Star Wars Episode VII: The Force Awakens   (2015) dir. J.J. Abrams Rated: PG-13 image:  ©2015  Walt Disney Studios Motion Pictures

Star Wars Episode VII: The Force Awakens (2015)
dir. J.J. Abrams
Rated: PG-13
image:  ©2015 Walt Disney Studios Motion Pictures

The biggest complaint from critics about J.J. Abrams’ 2011 sci-fi thriller Super 8 was that instead of being an homage to one of his heroes – Steven Spielberg, who produced the movie – it slipped into the territory of pastiche. Super 8 was so slavishly devoted to the house style of Spielberg’s Amblin Entertainment that it simply became an imitation of it. Thinking about that movie now, it feels like it was the perfect test to make sure the most successful franchise in film history would be safe in Abrams’ hands. George Lucas, creator of the Star Wars universe, and Spielberg worked together on the Indiana Jones series after all, and both men came out of the same “film school brat” scene of the 1970s. Abrams’ reboot of the Star Trek series also proved he was capable of working on the galactic scale required for Star Wars.

Abrams’ The Force Awakens, the first Star Wars film without Lucas’ guiding hand as either director or producer, is a mixed bag when it comes to that question of homage vs. pastiche. The Force Awakens feels very much like a J.J. Abrams movie. His signature brand of sarcastic humor and penchant for diversionary sequences of action for action’s sake are both present. At the same time, it seems like Abrams was very aware that he was making A STAR WARS MOVIE. There are points when the movie is close to being crushed under the weight of wanting to live up to its predecessors. As a consequence, the story is overstuffed with plot. A large number of story elements borrow directly from Episodes IV and VI of the series. But ultimately Abrams made an exciting installment that included touches harkening back to the earlier films, putting a smile on this Star Wars fan’s face throughout the movie.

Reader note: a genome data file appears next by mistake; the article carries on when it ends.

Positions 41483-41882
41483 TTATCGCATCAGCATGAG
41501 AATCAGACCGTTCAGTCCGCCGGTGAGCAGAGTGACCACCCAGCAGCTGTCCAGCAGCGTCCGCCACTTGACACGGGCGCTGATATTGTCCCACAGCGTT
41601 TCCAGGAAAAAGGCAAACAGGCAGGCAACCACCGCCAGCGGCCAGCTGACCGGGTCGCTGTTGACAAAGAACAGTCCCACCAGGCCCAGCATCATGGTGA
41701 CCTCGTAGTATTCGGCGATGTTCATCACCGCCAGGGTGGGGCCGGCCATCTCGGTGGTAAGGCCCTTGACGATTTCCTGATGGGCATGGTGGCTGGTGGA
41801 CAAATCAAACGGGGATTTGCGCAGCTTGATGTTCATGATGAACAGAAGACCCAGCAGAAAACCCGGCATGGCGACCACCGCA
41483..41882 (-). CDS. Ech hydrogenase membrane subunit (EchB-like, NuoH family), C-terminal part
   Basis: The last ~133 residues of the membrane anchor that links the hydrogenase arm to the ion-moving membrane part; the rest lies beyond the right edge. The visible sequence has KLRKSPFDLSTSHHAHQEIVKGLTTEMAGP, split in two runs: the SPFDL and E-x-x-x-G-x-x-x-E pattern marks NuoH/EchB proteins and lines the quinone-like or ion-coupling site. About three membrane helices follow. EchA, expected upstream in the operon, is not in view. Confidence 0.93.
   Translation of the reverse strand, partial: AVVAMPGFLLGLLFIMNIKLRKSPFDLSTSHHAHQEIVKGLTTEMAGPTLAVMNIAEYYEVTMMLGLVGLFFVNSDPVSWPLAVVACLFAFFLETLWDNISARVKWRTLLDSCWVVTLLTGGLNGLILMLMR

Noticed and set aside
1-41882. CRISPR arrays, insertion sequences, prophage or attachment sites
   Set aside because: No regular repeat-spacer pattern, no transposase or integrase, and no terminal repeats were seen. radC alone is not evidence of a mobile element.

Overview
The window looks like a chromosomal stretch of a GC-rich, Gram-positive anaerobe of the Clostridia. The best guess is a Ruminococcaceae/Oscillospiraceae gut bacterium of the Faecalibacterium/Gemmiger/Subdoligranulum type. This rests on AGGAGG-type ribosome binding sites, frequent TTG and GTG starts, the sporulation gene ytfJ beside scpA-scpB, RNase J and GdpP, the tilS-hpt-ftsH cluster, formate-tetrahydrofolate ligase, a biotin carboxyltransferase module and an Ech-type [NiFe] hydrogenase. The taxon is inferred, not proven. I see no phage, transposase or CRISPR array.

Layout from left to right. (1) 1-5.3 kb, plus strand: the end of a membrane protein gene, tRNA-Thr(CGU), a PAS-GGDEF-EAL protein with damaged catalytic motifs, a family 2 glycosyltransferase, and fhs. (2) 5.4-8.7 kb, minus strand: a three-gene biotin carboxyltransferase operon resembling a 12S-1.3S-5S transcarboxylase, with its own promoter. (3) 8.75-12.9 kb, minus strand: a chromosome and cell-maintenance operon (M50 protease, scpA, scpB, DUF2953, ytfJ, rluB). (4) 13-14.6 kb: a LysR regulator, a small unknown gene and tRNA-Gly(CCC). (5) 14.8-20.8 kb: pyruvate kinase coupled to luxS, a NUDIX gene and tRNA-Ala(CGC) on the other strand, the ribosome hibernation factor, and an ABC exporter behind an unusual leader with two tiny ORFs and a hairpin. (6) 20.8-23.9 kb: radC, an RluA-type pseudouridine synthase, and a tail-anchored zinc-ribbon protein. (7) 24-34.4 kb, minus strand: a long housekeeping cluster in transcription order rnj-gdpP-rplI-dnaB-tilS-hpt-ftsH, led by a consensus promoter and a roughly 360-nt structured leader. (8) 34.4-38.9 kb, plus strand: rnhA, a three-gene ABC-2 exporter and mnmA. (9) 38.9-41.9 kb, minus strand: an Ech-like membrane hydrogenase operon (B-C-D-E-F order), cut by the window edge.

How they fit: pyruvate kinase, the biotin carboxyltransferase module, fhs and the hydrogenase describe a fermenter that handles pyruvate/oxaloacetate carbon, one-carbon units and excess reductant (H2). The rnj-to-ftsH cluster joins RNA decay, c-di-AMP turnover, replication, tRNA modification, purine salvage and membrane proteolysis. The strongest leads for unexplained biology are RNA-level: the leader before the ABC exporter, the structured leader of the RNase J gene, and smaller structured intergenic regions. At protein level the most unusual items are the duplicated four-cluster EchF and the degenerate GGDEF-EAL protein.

The Force Awakens starts with the familiar blast of notes comprising John Williams’ main theme playing over the opening crawl of text, which gives us a brief explanation of events preceding the movie’s plot. Roughly thirty years after the end of Episode VI, the galaxy is in turmoil yet again. It’s hard to be more detailed than that when describing this turmoil, because exactly who’s who and what’s what when it comes to the forces battling for control of the galaxy is terribly confusing. There’s a group called the First Order that seems to be battling against General Leia Organa’s Resistance movement. At the end of Episode VI, Leia’s band of rebels was victorious, but they don’t seem to be in control, either. I walked away from the movie feeling unsure who was in charge of what.

The MacGuffin that gets the plot rolling is a map that shows the location of the last known Jedi knight, Luke Skywalker. The mysterious leader of the First Order is Kylo Ren, a disciple of the Dark Side who does the bidding of the mysterious Supreme Leader Snoke. The plans are stowed away in the droid BB-8 by Resistance pilot Poe Dameron. In a doubling and reversal of the plot of Episode IV: A New Hope, the cute droid must make its way to Leia to deliver the important information. Enter characters Finn and Rey, easily the best part of The Force Awakens.